In prison, nothing comes for free—not food, not shower shoes, not even the past. For Piper Chapman, who goes from West Village yuppie to inmate, learning this comes at a tremendous price. Orange is the New Black is Netflix’s latest TV project and was released all at once in mid July for our binge-watching enjoyment. The show is (loosely) based on Piper Kerman’s memoir of the same title and follows protagonist Piper Chapman, a blonde with a Seven Sisters education, after she receives a 15-month sentence for having been involved with her ex-girlfriend’s international drug ring about 10 years prior. The verdict comes as a surprise to Piper, who is now living an upstanding life, as she is forced to revisit and account for a past that she thought she’d permanently left behind.

By the end of the first episode, I was hopelessly committed to this show—although, it might have captured my loyalty as early as the opening credits (that Regina Spektor song is so good), which flash close-ups of incarcerated women’s faces—eyes, mouths, some with freckles, some with piercings. As early on as this credit sequence, you, the viewer, are already wondering, “What did these women do? How did they get here? What are their stories?” The show plays off of this desire for explanation and story so well—as you meet each new character, you can’t help but wonder what they did, what happened in their lives, to land them in jail. And, episode by episode, you are taken back to the crimes of each character through a series of flashbacks—when they stole out of necessity, when they covered for a loved one and took the fall, or when they just made a mistake.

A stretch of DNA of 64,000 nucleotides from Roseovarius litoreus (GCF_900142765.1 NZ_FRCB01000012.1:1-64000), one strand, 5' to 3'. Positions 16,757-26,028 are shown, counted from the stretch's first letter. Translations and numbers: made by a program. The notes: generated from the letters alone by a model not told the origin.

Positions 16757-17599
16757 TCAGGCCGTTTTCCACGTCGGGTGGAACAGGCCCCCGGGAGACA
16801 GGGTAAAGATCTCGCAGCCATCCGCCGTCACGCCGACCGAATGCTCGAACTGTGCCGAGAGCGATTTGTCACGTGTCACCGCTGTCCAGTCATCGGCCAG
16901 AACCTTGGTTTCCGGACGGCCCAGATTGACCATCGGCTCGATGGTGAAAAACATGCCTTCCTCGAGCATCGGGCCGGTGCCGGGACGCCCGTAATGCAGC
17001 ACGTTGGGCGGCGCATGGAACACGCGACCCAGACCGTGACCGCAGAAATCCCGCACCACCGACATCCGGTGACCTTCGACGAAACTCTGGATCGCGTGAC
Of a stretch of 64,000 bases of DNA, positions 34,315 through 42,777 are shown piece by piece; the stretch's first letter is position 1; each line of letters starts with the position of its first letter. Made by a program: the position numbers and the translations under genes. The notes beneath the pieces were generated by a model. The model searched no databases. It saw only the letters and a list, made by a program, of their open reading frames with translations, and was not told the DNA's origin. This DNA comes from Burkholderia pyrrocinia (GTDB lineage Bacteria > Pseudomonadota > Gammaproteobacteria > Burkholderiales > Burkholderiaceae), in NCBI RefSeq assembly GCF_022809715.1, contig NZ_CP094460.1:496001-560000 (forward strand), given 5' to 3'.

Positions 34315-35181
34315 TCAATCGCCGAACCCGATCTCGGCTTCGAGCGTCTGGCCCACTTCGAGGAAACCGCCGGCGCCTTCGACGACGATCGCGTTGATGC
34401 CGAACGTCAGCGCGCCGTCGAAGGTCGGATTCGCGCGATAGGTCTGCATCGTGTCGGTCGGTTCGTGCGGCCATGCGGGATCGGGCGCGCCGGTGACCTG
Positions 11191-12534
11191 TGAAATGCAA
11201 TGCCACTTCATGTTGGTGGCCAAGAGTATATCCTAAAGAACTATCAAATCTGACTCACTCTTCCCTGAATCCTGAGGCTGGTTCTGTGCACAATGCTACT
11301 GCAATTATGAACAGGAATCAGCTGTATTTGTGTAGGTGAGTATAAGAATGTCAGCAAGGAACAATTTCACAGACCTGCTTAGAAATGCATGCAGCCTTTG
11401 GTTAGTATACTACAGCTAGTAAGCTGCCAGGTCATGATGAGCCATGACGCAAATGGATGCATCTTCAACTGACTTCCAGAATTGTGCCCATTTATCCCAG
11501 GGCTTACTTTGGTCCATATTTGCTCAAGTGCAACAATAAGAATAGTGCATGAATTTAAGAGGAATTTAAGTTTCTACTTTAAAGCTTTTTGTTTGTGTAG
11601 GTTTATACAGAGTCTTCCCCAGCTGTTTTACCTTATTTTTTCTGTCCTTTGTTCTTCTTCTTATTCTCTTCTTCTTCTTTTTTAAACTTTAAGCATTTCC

Orange messes with your judgments, with the personal verdicts you decide for each character. Every time you conclude that someone is heartless or corrupt, that judgment is called into question as you learn more about their life, or see their vulnerabilities laid bare. The show plays your empathy perfectly—each character is some measure of despicable and admirable, pitiable and unsympathetic, and the balance is artfully kept. Just when you think someone is reprovable, you are given a glimpse into their psychology—the needs and fears that act as motivators. The whole idea of criminality is undermined as the shifting mosaic of lives reveals that each character is part guilty and part innocent. Todd VanDerWerff of the A.V. Club applauds this facet of the show. (To avoid spoilers, stop reading now.)

In fact, I loved how the show had the courage to make almost everyone in the cast believably selfish and petty and loathsome at one point or another. The characters you expect to hate all of the time—like the usually loathsome Pornstache—have moments when they do good things, and it’s not solely because of their own self-interest, nor is it something that really shifts your overall opinion on them…Every single character does at least one good thing and at least one bad thing in the course of the season, and they all occupy a complex, sliding scale of morality.